Originally, Campbell’s Plaza Centro literally was a village plaza environment with restaurant/retail/loft buildings built around a plaza. Back then, commercial was primary, housing secondary, something a couple stories above the shops.
Even in the past year, commercial space has been scaled back more, from 12,000-14,000 square feet to 10,000 square feet. Campbell plans to start marketing the commercial space in July.
Capstone is tapping into the new school of student housing that has just come on the market in the past couple years. Apartments come in one-, two-, three- and four-bedroom configurations, but the days of shared bathrooms or bathrooms down the hall are so – 20th century.
“All of the students will have private bedrooms and bathrooms,” said Chad Izmirian, a Capstone senior vice president based in the Encinitas, Calif., office near San Diego. “The building will be fully wireless. Cable and Internet is included in the rent. We lease by the bed, not by the unit.”
Cadence is non-freshman housing. The six-story structures on the Greyhound lot will have more three- and four-bedroom apartments and some two-bedrooms and singles.
The 169 apartments on the Centro Garage will have one-, two- or three- bedrooms.
“We thought the garage side is more attractive for an older student, a graduate student or a senior.” Izmirian said.
The Centro Garage will undergo quite a transformation in the next year. Think of what you see now as a skeleton.
10,000 square feet of commercial and offices will wrap around the 4th Avenue and Toole sides at street level and 12 apartments will be built on the cantilevered deck jutting out from the garage’s second level. Three stories of apartments will be built on top of the garage.
“It will make it look like a mixed-use development rather than just a garage,” McKee said. “It will change the character dramatically.”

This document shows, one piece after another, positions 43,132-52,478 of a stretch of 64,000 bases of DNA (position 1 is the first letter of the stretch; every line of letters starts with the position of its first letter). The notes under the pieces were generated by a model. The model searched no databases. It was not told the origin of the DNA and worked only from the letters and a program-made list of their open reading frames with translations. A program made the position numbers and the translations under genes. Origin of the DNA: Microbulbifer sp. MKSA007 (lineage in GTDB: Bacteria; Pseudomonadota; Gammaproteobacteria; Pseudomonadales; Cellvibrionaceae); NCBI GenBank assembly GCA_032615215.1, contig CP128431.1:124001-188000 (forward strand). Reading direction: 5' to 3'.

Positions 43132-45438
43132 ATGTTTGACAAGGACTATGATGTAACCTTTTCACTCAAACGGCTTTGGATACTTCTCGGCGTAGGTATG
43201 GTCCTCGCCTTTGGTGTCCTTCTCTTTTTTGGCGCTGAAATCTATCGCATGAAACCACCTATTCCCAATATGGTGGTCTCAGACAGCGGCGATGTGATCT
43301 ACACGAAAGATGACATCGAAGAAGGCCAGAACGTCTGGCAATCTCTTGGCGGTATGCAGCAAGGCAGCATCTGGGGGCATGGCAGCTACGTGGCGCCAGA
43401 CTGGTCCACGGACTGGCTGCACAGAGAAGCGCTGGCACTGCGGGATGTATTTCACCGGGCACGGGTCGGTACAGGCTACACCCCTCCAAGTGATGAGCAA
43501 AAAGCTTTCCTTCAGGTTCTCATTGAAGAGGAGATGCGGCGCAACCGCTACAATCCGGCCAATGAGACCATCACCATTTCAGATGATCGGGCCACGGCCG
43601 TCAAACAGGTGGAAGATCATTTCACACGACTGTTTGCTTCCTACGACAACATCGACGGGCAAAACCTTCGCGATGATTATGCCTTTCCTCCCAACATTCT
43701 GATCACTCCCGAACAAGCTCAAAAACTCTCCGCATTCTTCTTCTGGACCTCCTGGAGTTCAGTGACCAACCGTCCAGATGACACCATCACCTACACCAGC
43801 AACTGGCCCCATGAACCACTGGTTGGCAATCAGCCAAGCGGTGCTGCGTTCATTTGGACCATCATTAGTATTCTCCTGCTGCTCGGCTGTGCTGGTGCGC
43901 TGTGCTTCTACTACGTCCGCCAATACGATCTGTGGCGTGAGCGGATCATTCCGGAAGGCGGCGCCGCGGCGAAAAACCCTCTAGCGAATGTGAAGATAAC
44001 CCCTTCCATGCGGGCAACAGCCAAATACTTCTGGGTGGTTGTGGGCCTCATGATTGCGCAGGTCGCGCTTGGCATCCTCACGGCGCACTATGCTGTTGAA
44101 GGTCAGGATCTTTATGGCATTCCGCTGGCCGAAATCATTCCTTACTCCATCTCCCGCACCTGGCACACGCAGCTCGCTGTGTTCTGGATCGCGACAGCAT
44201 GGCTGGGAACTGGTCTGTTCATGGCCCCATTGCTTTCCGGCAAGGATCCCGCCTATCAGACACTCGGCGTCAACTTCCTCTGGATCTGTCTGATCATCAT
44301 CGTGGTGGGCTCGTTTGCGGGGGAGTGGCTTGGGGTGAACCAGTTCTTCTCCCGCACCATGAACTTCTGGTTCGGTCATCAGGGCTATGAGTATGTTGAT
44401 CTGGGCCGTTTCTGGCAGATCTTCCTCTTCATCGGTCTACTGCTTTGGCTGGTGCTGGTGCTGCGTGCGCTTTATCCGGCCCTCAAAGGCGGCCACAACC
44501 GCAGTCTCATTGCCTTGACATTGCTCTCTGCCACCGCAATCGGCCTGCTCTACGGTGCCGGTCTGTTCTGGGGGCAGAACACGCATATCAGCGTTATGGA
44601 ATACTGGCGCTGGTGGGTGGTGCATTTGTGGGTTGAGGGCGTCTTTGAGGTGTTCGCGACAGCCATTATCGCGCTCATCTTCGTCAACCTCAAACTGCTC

Capstone has built 60,000 student housing units on or near 62 universities, including most recently the University of Florida and Bowling Green State University. Capstone also opened two phases of Taylor Place with 1,284 apartments in fall 2008 and 2009 for Arizona State University’s Downtown Phoenix campus. Taylor Place is on Taylor Street between 1st and 2nd streets.
Izmirian’s Western Division has built student housing for Colorado State University, University of the Pacific, University of San Diego and University of Redlands.
Plaza Centro could only happen because Campbell convinced the Tucson Department of Transportation to realign the underpass. The original design had two tunnels aligned in a way to render the Downtown side undevelopable.
“You ended up with no useable land (next to the railroad) and the Greyhound lot was about half the size it is now. It made the land worthless,” Campbell said.
Campbell suggested the present alignment, which created two workable pads that will be Plaza Centro.
In the mean time, streetcar construction has started, and Cadence and the streetcar should come online at roughly the same time.
“We’re going to heavily promote the streetcar and try to get our students to only use the streetcar,” McKee said.
Izmirian added: “Being a mile from campus is not necessarily convenient, but the streetcar makes it convenient.”